U.S. President-elect Donald Trump continued to fill out his cabinet Wednesday, announcing appointments to head the Small Business Administration and Environmental Protection Agency.
Former professional wrestling executive Linda McMahon to head the Small Business Administration.
McMahon, a failed contender for the U.S. Senate and an early supporter of Trump's presidential campaign, is expected to play a key role in Trump's efforts to generate more U.S. jobs.
McMahon is a co-founder and CEO of World Wrestling Entertainment Inc., a prominent sports entertainment company. She said in a statement Wednesday that she plans to "promote our country's small businesses and help them grow and thrive."
Lawyer Scott Pruitt, an ally of the fossil fuels industry, has been chosen to head the Environmental Protection Agency.
Also Wednesday, a transition official told the New York Times that Trump plans to name Oklahoma Attorney General Scott Pruitt to lead the Environmental Protection Agency.
Pruitt has been a vocal critic of what he called the EPA's " activist agenda" and has said he does not believe climate changed is caused by man-made carbon emissions, saying the debate over climate change is "far from settled."
As Oklahoma's top law enforcement officer, Pruitt is currently involved in a lawsuit with 23 other states against the EPA over environmental regulations. He has also filed briefs in support of the Keystone XL Pipeline project, a proposed oil pipeline opposed by the Obama administration.
Earlier Wednesday, transition officials said Trump has chosen retired Marine General John Kelly to lead the Department of Homeland Security, a massive and troubled agency tasked with combating terrorism and executing Trump's promise to crack down on illegal immigration.
Officials said Kelly was nominated because of his expertise regarding the southwest border the United States shares with Mexico and his stated desire to address illegal drugs, terrorism and other threats he believes originate in Central and South America.
In 2010, Kelly's son, Lt. Robert Kelly, was killed in a land-mine explosion in Afghanistan, making the general the highest-ranking U.S. military officer to lose a child in the wars in Afghanistan or Iraq.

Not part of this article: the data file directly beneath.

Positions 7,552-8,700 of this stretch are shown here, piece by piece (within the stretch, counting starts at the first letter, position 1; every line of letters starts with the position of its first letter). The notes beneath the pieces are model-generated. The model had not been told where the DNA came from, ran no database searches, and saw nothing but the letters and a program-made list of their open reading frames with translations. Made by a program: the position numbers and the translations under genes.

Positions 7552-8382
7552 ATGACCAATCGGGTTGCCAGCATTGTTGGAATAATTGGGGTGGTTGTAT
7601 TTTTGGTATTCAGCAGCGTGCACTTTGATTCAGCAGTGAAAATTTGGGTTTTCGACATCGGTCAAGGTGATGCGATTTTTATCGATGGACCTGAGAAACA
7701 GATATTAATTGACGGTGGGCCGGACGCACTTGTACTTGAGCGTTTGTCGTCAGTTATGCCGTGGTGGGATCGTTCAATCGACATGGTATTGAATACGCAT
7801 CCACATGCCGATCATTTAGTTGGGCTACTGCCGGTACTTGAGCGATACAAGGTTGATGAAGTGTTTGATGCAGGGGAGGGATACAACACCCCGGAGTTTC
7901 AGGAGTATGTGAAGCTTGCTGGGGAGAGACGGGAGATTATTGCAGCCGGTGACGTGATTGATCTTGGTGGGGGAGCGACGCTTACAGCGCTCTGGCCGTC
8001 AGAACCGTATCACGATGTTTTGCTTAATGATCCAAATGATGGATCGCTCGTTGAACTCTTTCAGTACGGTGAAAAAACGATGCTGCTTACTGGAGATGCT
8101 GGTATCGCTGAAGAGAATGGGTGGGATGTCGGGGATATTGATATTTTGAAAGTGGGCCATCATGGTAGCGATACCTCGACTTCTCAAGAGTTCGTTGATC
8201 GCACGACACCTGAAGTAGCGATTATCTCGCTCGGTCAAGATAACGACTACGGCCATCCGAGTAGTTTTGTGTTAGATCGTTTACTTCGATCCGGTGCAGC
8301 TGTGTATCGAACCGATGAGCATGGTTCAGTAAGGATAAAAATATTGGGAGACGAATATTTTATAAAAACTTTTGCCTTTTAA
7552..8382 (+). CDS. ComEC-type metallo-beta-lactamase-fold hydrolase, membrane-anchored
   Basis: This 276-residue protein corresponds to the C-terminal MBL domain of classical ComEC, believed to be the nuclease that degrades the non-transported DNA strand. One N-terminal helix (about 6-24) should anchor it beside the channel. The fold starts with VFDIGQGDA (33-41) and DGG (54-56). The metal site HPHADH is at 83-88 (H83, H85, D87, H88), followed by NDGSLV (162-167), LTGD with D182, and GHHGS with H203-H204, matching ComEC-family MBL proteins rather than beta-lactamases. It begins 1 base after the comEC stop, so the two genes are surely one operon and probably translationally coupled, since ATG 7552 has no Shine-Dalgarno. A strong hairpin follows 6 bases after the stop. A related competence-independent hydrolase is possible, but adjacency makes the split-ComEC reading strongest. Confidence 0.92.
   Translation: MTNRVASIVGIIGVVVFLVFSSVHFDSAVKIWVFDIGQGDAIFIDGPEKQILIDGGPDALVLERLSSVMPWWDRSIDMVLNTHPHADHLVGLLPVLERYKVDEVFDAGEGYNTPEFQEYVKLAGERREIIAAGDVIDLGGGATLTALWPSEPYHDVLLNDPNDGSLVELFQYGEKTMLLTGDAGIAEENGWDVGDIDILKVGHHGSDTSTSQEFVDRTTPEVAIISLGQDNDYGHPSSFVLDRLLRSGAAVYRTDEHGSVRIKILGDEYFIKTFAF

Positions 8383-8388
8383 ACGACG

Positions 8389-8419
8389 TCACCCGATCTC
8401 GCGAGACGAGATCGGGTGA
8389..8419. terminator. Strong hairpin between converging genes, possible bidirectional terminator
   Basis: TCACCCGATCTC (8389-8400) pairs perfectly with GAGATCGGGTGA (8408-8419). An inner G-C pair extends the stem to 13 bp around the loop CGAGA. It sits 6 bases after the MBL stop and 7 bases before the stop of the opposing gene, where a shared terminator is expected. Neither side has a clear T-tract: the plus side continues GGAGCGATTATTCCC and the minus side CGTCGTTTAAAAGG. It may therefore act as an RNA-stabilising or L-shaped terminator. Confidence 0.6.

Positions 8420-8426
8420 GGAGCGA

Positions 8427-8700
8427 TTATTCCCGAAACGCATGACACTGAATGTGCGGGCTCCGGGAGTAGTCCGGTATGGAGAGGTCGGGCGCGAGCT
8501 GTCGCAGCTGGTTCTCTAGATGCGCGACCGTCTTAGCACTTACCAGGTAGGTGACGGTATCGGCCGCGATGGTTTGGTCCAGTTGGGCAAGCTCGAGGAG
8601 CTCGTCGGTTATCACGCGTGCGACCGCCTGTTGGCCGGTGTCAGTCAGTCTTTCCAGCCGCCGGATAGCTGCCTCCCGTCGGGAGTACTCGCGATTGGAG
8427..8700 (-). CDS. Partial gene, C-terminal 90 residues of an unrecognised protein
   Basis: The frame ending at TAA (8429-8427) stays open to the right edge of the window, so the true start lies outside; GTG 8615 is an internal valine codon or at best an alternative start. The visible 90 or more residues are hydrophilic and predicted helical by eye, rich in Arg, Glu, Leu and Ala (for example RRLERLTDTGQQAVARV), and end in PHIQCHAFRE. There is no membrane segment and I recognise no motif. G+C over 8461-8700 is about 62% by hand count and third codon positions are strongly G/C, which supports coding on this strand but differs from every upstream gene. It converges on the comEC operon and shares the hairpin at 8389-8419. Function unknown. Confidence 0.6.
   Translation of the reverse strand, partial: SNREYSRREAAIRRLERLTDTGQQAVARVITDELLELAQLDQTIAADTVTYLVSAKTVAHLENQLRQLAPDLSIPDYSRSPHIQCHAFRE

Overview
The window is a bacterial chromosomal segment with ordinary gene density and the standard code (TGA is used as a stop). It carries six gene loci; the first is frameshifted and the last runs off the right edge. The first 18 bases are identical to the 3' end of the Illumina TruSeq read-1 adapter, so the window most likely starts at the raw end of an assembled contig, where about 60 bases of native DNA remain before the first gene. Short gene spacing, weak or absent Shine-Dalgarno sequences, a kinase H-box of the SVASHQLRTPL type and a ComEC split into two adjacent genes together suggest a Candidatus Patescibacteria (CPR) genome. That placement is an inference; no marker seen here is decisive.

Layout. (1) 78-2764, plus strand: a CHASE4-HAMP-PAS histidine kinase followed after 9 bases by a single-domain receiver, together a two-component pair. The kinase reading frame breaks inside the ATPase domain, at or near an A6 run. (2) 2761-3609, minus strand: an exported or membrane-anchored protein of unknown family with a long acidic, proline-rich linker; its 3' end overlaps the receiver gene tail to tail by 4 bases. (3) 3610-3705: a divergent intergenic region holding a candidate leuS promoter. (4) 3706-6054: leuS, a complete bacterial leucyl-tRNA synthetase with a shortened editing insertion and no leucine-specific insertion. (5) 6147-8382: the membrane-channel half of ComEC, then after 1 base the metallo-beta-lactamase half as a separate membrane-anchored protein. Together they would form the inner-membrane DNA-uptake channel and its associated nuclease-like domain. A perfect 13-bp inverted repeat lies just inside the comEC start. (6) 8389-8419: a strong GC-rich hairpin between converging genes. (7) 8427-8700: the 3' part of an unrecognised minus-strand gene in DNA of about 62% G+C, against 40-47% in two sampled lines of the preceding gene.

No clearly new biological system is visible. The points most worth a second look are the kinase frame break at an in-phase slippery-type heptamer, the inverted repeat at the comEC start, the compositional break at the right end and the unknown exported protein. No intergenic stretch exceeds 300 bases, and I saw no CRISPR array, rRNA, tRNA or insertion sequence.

Kelly, who is expected to win Senate confirmation, is the latest in a string of former military figures to be nominated for positions in the incoming Trump administration. Trump has also nominated retired Lt. General Michael Flynn as national security advisor and retired Marine General James Mattis as defense secretary. Retired Army General and former Central Intelligence Agency chief David Petraeus is said to be among those under consideration for secretary of state.
Trump said earlier Wednesday that former critic and 2012 Republican presidential candidate Mitt Romney is still being considered for secretary of state, reinforcing reports that Romney remains the leading contender for the position.
“I’ve spoken to him a lot. I think we’ve come a long way,” Trump said of Romney in a telephone interview on NBC’s Today show.
Trump said he will likely announce his choice for the nation's top diplomatic post next week.
Trump appeared last week to have narrowed his list to four names: Romney, Petraeus, former New York City Mayor Rudy Giuliani and Tennessee Senator Bob Corker.
Trump has also interviewed former U.N. Ambassador John Bolton and is talking to several other people as well, including retired Navy Admiral James Stavridis and former U.S. Ambassador to China Jon Huntsman.
Earlier Wednesday, Trump selected Iowa Governor Terry Branstad as the next U.S. ambassador to China, a country Trump rattled recently with tough trade talk and a telephone call with Tsai Ing-wen, the president of Taiwan, a rival of China.
Branstad has a relationship with Chinese President Xi Jinping that goes back more than 30 years.
The president-elect met Tuesday with the CEO of ExxonMobil Corporation, Rex Tillerson, who has also been mentioned as a candidate for secretary of state. The 64-year-old Texas oilman has no government experience, but has close ties with Russian President Vladimir Putin and other world leaders.
Trump returned Tuesday to his vision of a non-interventionist foreign policy for the United States, saying as he did during his campaign, that he does not want to have American forces fighting "in areas that we shouldn't be fighting in."